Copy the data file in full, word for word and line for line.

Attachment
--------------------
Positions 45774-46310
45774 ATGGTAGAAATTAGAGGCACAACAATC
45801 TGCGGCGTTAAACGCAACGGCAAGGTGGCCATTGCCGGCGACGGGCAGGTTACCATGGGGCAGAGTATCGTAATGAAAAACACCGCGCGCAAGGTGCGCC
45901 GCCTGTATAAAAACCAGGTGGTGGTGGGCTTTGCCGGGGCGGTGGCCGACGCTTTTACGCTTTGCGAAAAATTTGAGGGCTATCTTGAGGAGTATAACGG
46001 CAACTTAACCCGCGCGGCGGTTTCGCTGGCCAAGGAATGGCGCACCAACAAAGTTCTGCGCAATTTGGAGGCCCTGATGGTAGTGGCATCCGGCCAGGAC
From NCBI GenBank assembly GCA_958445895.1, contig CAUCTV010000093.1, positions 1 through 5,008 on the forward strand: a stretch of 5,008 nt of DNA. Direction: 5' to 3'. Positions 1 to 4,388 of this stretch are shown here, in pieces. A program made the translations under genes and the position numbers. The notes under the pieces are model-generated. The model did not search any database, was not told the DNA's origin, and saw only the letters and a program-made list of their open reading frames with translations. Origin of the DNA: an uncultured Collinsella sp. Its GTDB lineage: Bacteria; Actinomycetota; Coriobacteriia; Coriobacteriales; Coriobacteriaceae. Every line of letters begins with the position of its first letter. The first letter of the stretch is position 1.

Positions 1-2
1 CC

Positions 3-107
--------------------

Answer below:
Positions 45774-46310
45774 ATGGTAGAAATTAGAGGCACAACAATC
45801 TGCGGCGTTAAACGCAACGGCAAGGTGGCCATTGCCGGCGACGGGCAGGTTACCATGGGGCAGAGTATCGTAATGAAAAACACCGCGCGCAAGGTGCGCC
45901 GCCTGTATAAAAACCAGGTGGTGGTGGGCTTTGCCGGGGCGGTGGCCGACGCTTTTACGCTTTGCGAAAAATTTGAGGGCTATCTTGAGGAGTATAACGG
46001 CAACTTAACCCGCGCGGCGGTTTCGCTGGCCAAGGAATGGCGCACCAACAAAGTTCTGCGCAATTTGGAGGCCCTGATGGTAGTGGCATCCGGCCAGGAC
From NCBI GenBank assembly GCA_958445895.1, contig CAUCTV010000093.1, positions 1 through 5,008 on the forward strand: a stretch of 5,008 nt of DNA. Direction: 5' to 3'. Positions 1 to 4,388 of this stretch are shown here, in pieces. A program made the translations under genes and the position numbers. The notes under the pieces are model-generated. The model did not search any database, was not told the DNA's origin, and saw only the letters and a program-made list of their open reading frames with translations. Origin of the DNA: an uncultured Collinsella sp. Its GTDB lineage: Bacteria; Actinomycetota; Coriobacteriia; Coriobacteriales; Coriobacteriaceae. Every line of letters begins with the position of its first letter. The first letter of the stretch is position 1.

Positions 1-2
1 CC

Positions 3-107